Thanksgiving with Samosas
Getty ImagesI wasn't familiar with Thanksgiving until I arrived in the United States from India. I loved the concept of it right away: expressing gratitude and appreciation. But it took me a while to get used to the food that was traditionally served during this very American holiday -- at least in Ohio, where I was going to college, and where kind friends from my classes would invite me to their homes for the Thanksgiving feast.
The green beans were OK, though not as spicy as I would have liked them to be. Ditto for the mashed potatoes. (In India, we coarse-mashed our potatoes then sautéed them with onions and chilies). The boiled corn was acceptable, though it was too soft and got stuck in my teeth, not like the crunchy kernels we roasted over a fire and rubbed with lemon at home. The cranberry sauce, ridged from the can, was an amazing red I'd never seen in food items. I ate it with a spoon, slowly, suspiciously.
And the piece de resistance, the turkey: as a vegetarian, I watched with horrified fascination as it was carried, brown and glistening and dripping fat, from the oven to the dinner table, to be cut up with an electrical carving knife that resembled a buzz saw, until it finally spilled the stuffing that formed its guts. Dessert was the best part of Thanksgiving dinner. I sat in front of the TV, where usually a game of football would be in progress (another mystery to me, American football, so different from the soccer Indians played), gorging myself to bursting on apple pie and ice cream as I watched football and finally felt like an American.
Time passed. I graduated, got married, moved to California, got a home of my own, and began to serve my own makeshift Thanksgiving dinners: apple pie and ice cream (let's put the most important things first); salads of many hues; pasta, potato casserole and green beans, all suitably dusted with chili powder; and stuffed squash, as a substitute for The Bird. But I always felt faintly dissatisfied, as though something were missing, until my mother came to visit us one November.
When I explained the concept of the central stuffed dish to her, she said, "No problem. We'll make samosas."
"But mother!" I said in consternation. "They're too difficult."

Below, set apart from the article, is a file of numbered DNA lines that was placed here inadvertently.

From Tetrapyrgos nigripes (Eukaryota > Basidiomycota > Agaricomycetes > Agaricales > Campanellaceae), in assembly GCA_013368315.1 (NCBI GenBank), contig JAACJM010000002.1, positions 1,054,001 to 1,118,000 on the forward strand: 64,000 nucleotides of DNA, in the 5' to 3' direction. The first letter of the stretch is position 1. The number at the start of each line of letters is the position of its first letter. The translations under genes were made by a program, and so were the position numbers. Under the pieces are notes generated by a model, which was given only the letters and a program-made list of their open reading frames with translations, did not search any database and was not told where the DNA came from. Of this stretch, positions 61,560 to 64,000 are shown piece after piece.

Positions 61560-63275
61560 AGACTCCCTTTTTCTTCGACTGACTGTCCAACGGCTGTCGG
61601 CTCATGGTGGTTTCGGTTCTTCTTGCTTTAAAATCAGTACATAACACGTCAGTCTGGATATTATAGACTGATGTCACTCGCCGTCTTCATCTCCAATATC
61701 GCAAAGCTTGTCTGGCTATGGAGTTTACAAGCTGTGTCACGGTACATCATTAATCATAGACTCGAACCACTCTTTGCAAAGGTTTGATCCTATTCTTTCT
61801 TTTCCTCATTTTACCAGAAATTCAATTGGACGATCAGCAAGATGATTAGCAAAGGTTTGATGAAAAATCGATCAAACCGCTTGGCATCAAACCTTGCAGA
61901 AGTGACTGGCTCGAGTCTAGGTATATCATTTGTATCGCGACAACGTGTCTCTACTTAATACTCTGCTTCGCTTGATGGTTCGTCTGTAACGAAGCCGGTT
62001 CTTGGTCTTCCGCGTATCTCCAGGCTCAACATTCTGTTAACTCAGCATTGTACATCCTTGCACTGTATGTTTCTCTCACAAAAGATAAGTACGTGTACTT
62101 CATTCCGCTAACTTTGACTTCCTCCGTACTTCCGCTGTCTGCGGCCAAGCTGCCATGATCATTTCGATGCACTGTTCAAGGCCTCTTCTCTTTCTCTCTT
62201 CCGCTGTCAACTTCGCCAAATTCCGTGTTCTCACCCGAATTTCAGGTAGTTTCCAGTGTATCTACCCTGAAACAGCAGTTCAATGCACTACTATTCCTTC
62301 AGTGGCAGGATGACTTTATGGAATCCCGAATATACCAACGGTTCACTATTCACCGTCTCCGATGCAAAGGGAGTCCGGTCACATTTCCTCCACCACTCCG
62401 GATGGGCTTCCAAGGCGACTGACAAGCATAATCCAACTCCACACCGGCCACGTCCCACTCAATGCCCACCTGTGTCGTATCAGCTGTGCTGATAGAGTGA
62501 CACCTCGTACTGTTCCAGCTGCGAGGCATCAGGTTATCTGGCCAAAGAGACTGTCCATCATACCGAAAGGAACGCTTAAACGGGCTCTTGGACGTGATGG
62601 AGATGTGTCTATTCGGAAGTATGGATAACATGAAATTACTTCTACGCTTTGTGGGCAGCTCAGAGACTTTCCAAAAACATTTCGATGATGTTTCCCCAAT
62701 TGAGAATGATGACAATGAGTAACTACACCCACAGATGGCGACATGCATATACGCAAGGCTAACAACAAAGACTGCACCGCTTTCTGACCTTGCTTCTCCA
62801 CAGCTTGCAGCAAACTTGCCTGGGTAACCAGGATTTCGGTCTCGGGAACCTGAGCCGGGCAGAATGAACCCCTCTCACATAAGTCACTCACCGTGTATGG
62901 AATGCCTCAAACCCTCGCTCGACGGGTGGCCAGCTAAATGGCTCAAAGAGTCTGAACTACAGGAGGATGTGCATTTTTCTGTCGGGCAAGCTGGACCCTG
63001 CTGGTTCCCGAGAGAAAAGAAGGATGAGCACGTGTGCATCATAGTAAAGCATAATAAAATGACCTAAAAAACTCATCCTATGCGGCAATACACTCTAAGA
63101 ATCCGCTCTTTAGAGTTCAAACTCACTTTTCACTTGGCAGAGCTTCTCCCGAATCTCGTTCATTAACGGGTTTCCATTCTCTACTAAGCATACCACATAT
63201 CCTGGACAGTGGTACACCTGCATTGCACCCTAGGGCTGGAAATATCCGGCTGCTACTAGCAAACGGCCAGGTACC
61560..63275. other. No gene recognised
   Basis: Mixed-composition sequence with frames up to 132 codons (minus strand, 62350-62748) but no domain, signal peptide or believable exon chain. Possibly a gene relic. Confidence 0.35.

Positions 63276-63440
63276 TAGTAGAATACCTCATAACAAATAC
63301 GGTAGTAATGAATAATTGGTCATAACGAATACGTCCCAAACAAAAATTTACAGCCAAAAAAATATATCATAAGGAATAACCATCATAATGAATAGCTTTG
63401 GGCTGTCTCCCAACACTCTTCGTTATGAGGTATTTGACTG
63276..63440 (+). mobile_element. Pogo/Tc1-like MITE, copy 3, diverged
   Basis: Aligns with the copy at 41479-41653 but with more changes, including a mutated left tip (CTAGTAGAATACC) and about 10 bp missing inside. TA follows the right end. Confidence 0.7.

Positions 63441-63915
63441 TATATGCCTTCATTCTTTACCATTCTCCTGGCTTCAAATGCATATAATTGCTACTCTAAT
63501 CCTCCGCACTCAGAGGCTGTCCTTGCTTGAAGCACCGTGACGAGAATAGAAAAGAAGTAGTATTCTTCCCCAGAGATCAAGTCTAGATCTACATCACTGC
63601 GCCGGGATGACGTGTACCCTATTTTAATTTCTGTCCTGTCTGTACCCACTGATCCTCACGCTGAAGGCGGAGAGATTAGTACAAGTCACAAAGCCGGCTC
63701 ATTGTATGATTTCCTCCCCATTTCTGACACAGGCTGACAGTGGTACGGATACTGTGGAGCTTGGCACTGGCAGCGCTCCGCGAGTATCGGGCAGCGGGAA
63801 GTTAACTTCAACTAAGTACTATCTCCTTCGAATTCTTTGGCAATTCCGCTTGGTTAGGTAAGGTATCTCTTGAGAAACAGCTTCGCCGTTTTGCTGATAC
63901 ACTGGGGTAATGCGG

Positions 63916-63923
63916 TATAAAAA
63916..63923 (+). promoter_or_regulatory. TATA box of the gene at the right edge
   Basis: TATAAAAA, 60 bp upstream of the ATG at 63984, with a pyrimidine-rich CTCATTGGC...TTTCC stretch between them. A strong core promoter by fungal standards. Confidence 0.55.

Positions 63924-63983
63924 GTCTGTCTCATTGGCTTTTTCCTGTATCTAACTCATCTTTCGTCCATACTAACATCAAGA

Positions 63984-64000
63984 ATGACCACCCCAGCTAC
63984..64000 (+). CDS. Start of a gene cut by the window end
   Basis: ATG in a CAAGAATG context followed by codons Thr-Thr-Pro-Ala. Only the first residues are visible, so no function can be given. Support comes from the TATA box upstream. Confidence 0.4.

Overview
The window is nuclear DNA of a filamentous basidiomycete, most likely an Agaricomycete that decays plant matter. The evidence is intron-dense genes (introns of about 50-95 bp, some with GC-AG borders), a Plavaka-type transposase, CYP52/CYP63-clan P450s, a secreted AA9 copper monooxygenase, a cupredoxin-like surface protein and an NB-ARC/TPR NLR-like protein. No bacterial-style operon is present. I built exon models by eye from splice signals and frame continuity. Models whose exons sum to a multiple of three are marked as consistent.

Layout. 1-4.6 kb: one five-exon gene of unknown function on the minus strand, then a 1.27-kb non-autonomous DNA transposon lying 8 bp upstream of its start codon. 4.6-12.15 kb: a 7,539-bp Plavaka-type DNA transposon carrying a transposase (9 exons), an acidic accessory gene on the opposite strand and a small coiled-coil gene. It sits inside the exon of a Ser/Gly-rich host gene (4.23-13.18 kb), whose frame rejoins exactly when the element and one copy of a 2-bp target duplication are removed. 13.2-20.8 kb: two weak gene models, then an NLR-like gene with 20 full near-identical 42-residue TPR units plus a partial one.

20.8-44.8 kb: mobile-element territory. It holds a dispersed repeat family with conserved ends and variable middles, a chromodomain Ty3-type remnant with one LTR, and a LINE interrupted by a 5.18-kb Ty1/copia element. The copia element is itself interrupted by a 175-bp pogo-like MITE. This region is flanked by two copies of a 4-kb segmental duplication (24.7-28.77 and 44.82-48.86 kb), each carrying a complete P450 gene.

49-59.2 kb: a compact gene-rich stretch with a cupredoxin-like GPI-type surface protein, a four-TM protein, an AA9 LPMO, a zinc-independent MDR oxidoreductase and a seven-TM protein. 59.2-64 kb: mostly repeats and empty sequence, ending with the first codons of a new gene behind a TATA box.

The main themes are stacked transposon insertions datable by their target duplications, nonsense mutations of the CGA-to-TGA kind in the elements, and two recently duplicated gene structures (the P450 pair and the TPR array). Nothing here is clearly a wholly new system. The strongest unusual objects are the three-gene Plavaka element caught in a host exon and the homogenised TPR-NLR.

"Not if I teach you," she replied. "It's time for you to learn, anyway. One of these days I'll be gone, and who will make them for my grandchildren, then?"
So we embarked on the long, laborious process: making the stuffing with chopped sautéed potatoes, cauliflower, peas and a million spices; kneading the dough, rolling it, cutting it into half circles that would be formed into cones, stuffing them, frying them in hot oil until they turned a golden brown and my boys clamored to try the first one. With two of us making them, the potato filled triangles, which looked like large wontons, weren't so difficult, after all. Throughout, my mother gave instructions, little secrets to make my samosas better than anyone else's. I've forgotten most of them, but I do remember one thing she said as I was filling my first samosa.
"Press gently, otherwise it falls apart."
It seemed to me that she sighed as she said those words. That she looked into the distance for a long moment. I wondered if she was remembering my father -- their marriage had ended some years back, in bitterness. I wondered if what she said was as true for relationships as for samosas.
Today my mother is no more. I still make samosas once in a while, for special occasions, and thank her silently when people praise the taste. And I still remember her words, which have helped me through many difficult times, and have taught me to respond patiently and lovingly instead of lashing out in anger.
Press gently, otherwise it falls apart.
For them, too, I thank my mother.
Award-winning novelist and poet Chitra Banerjee Divakaruni is the author of One Amazing Thing. Her work has been published in more than 50 magazines, including the Atlantic Monthly and The New Yorker, and her writing appears in more than 50 anthologies. Read her blog on Red Room.